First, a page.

>Stella’s Birth


Another passage from Hot Love on the Wing, describing Stella’s birth:
In the humid July heat of 1956, Tessie’s hormone swollen face flushed pink with pain. She called my eldest aunt, who kept the other five children at bay and led my grandmother down the five flights of their Morningside Heights apartment building. A 12 year old has trouble hailing a cab while balancing a belabored Irishwoman. Amid the traffic and the busted-pouring fire hydrants, a mustachioed Italian man driving a Wonder bread truck – a bread that my mother and her siblings longed for while growing up instead of the 3 for $1 wheat bread loaves from the A&P that Leo bought and which they despised as a sign of their inability to assimilate – slowed to a stop and worriedly said, “Ya mutha? She gonna have a baby?”  Maureen led her wobbling mother into the truck and she and the mustachioed man zoomed away to an uptown hospital that no longer exists.
These Irish born children had no idea at the time, but when Tessa was birthing them with a midwife in a cabin in Mayo, there were no drugs to induce the process. The only thing utilized was a nice warm stout to ease the flow of breast milk after the stress and pain of parturition. When my narrowback mother (so called because she never had to experience the pear shaped disfiguration of working the potato fields) was born as the first in the United States, they gave her mother scopolamine. This drug in high doses causes extreme euphoria, much like an opiate. In a transdermal patch the average dosage is .4 mg and can often cause memory impairments. It is no surprise that it was used to ease the pain of my grandmother when her fourth child was brought into this world.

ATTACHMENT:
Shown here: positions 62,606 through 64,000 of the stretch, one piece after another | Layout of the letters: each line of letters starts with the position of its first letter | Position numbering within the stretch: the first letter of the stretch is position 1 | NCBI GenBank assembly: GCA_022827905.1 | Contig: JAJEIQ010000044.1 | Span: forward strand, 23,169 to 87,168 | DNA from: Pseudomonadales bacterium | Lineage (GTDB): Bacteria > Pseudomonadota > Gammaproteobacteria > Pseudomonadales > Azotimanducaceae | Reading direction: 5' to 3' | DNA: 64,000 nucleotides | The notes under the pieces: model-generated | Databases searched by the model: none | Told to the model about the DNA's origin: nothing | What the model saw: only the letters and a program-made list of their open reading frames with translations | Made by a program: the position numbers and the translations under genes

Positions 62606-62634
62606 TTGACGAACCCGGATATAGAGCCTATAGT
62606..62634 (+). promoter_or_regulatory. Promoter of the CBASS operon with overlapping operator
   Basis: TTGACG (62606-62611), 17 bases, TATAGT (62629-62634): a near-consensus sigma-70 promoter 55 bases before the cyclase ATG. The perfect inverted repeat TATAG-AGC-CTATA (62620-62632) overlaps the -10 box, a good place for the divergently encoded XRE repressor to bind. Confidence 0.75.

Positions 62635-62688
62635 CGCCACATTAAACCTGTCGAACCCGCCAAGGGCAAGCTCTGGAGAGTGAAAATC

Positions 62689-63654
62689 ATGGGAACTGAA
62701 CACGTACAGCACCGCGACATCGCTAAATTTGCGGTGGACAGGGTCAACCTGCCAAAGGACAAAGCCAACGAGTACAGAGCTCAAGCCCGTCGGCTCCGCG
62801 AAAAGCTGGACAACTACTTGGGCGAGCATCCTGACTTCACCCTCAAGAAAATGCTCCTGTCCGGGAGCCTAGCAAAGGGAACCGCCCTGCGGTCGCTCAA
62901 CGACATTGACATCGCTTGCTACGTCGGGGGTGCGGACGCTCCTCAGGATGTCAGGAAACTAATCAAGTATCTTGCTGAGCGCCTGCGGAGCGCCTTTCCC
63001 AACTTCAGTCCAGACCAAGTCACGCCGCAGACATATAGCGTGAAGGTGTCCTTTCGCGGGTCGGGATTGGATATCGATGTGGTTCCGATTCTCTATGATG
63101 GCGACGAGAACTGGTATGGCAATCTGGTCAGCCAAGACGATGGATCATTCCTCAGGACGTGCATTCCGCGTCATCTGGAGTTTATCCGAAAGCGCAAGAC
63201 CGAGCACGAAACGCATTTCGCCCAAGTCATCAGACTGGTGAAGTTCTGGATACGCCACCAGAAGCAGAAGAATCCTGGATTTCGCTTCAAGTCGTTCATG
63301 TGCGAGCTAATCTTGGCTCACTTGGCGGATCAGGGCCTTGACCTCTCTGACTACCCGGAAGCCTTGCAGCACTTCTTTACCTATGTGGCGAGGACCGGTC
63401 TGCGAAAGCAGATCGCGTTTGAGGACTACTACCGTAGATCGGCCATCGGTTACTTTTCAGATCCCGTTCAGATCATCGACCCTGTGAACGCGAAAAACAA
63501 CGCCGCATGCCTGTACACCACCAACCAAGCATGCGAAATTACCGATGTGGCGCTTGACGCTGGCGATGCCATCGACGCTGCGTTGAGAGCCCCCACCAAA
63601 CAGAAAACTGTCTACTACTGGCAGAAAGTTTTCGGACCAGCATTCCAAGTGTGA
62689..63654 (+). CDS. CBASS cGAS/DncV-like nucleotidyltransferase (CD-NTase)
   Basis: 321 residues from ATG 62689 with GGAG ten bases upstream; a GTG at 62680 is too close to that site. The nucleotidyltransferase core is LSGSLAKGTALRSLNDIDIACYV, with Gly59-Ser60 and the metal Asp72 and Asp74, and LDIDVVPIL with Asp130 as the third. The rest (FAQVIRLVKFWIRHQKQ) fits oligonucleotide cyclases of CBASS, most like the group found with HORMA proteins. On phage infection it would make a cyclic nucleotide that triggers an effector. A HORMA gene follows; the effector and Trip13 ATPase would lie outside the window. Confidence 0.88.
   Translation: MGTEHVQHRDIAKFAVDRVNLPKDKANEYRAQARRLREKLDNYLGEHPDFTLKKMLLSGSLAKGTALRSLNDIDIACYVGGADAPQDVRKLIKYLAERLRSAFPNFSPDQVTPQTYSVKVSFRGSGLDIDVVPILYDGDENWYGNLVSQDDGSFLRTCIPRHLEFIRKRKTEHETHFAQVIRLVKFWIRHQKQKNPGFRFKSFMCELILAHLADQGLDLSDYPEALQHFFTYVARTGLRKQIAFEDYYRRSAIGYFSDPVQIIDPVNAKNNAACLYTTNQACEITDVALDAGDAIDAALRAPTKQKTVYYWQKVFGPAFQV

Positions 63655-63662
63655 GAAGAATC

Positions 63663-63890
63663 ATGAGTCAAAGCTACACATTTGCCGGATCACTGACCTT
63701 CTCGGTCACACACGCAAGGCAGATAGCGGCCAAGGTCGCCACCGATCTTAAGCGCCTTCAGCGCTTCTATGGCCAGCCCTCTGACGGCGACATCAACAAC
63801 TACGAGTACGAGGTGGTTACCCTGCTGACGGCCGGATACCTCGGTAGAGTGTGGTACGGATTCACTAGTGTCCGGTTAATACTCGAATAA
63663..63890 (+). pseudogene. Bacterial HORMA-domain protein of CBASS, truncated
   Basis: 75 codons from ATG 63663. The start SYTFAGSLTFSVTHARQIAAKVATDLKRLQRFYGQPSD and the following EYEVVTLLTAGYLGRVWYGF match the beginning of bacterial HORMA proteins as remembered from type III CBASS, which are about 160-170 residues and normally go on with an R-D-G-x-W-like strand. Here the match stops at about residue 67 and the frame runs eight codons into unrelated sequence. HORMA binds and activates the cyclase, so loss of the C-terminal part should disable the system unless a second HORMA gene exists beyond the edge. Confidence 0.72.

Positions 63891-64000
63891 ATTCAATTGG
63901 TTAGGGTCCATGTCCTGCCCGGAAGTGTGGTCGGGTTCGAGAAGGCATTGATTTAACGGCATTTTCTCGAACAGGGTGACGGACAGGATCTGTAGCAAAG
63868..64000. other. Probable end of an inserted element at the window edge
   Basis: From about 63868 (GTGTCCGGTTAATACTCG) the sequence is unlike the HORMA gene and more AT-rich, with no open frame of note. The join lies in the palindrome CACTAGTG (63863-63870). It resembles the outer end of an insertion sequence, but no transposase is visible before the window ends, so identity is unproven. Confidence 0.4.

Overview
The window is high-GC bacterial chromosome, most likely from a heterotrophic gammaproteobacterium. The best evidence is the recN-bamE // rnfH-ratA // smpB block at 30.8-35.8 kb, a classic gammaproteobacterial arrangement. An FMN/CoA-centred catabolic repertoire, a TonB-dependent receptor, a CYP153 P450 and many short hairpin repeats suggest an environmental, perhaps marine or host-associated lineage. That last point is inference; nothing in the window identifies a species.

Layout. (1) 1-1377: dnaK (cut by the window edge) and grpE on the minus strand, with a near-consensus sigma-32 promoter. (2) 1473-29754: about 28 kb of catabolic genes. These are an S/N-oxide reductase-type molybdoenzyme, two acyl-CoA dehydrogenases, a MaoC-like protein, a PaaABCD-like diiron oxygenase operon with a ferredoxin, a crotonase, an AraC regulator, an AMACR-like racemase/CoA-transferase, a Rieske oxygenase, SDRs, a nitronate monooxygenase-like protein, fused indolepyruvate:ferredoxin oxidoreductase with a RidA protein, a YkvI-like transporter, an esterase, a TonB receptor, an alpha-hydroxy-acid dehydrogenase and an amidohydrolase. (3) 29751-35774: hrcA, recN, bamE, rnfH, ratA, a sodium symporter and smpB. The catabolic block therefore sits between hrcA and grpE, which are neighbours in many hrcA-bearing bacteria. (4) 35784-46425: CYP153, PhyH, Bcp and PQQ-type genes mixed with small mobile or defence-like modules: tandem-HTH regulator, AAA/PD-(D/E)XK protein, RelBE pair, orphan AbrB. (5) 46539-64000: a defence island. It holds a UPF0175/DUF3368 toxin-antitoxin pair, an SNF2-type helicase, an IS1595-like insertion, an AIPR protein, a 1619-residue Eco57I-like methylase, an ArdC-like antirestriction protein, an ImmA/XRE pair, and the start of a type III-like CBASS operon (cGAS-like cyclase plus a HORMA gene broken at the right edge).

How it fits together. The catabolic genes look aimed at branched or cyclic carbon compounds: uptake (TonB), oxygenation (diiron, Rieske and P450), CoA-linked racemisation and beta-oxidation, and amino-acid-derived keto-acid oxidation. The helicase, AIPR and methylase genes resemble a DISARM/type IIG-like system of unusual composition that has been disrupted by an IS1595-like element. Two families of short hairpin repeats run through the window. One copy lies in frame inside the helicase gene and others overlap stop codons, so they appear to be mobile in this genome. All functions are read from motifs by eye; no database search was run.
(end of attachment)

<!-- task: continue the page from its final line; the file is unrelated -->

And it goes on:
When they whirled Tessie into the obstetrician’s office, she felt precipitously like there was a dramatic difference with this one; oh yes, a definite firestarter, a real hellacious one. Without going in to the unsavory details of childbirthing, I will say only that my mother immediately began a route on which she would stay for the rest of her life – one of howling and rubicund fury mediated only by her feminine capacity to love and shelter.     
Two months later, my mother was in her pram enjoying the late summer sun just outside of Van Cortland Park in the Bronx (funny how THE Bronx is the only borough with an article in front of it; in a way that makes it less particular, as if there could be another one somewhere). Suddenly, a Wonder bread truck slowed to a stop, and a mustachioed man yelled, “Ey, so wuzzita boy or girl?”

By Daniel Ryan Adler

Daniel Adler writes fiction and nonfiction and is finishing his MFA at University of South Carolina.

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